Cohabiting Households on the Rise

  • By Hwang Ji-yoon

    August 13, 2022 08:43

    Nearly half a million Korean households now consist of friends and lovers rather than traditional families as the country's social fabric changes. 
    According to the 2021 census, 1.02 million people were members of 472,660 non-family households, which accounted for around two percent of all households.
    Households composed of immediate family members still accounted for 64.4 percent of the total 22 million households last year, but that was down 0.4 percent from the year before. But non-family households increased 11.6 percent, while one-person households grew 7.9 percent. 
    It seems that the rising number of singles contributed to the rapid growth of non-family households as more and more people began to cohabit with friends or unmarried partners to save money, according to Prof. Chung Ick-joong at Ewha Womans University.
    One 25-year-old university student who lives in Seoul's Seongbuk District has been sharing a small flat with a friend since March 2019. The flat costs W500,000 a month in rent plus a W10 million deposit (US$1=W1,302). The flatmates pitch in half each.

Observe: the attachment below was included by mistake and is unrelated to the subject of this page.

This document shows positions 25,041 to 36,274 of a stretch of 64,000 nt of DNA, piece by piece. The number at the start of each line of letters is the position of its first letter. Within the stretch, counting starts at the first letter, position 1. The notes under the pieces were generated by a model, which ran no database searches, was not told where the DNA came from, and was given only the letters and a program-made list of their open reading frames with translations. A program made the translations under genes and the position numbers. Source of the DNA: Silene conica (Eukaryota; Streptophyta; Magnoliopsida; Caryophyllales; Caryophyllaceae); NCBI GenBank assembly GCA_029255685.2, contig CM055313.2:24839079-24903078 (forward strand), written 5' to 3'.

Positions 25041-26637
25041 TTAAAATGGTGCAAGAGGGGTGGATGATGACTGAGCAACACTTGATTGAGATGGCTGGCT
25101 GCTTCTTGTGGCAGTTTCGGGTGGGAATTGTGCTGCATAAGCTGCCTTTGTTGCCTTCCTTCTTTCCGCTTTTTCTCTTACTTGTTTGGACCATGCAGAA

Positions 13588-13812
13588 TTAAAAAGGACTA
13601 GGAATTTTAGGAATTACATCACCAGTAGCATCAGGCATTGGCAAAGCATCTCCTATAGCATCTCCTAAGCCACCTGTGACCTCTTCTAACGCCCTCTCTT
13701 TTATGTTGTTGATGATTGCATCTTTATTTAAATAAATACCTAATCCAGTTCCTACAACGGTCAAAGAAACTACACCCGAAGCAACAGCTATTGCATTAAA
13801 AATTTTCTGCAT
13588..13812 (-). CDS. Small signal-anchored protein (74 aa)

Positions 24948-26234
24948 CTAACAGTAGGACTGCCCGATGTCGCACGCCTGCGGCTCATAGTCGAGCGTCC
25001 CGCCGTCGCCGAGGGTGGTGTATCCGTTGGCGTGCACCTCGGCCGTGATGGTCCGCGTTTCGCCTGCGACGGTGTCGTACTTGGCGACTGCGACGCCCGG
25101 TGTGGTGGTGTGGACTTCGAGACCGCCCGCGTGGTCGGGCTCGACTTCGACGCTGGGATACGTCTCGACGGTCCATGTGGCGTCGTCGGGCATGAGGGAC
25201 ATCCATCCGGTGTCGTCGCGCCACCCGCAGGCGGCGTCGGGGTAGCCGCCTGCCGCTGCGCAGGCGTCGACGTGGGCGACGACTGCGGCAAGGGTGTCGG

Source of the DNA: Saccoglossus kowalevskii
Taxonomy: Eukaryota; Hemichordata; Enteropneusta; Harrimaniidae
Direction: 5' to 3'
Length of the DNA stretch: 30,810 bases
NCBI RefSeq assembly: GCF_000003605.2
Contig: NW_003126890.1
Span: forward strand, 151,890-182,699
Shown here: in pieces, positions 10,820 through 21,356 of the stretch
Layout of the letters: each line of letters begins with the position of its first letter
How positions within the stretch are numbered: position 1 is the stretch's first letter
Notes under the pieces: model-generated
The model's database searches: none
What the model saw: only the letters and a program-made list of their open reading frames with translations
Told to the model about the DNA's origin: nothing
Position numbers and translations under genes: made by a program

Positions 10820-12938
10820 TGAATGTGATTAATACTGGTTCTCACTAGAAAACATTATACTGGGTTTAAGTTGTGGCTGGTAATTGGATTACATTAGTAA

Prof. Kim Seok-ho at Seoul National University said, "Young people are helping each other out and forming temporary family units." 
    The Korean Women's Development Institute polled 2,000 people aged 18 to 69 across the country last year and found that 62.7 percent supported expanding the concept of the family unit to include unmarried cohabiting couples. Also, 87 percent of the respondents said they expected the number of unmarried couples to increase in the future, while 82 percent forecast the number of flatshares will grow.
    The Ministry of Gender Equality and Family in April promised to expand the legal concept of the family to include cohabiting couples, foster families and senior citizens living together to care for each other and come up with more support for them. But there has been little progress for the matter.
    Shin Kyung-ah at Hallym University said, "The increase in non-family households is a global trend. The very concept of the family is changing and laws need to change apace to accommodate not only young people but all generations."  
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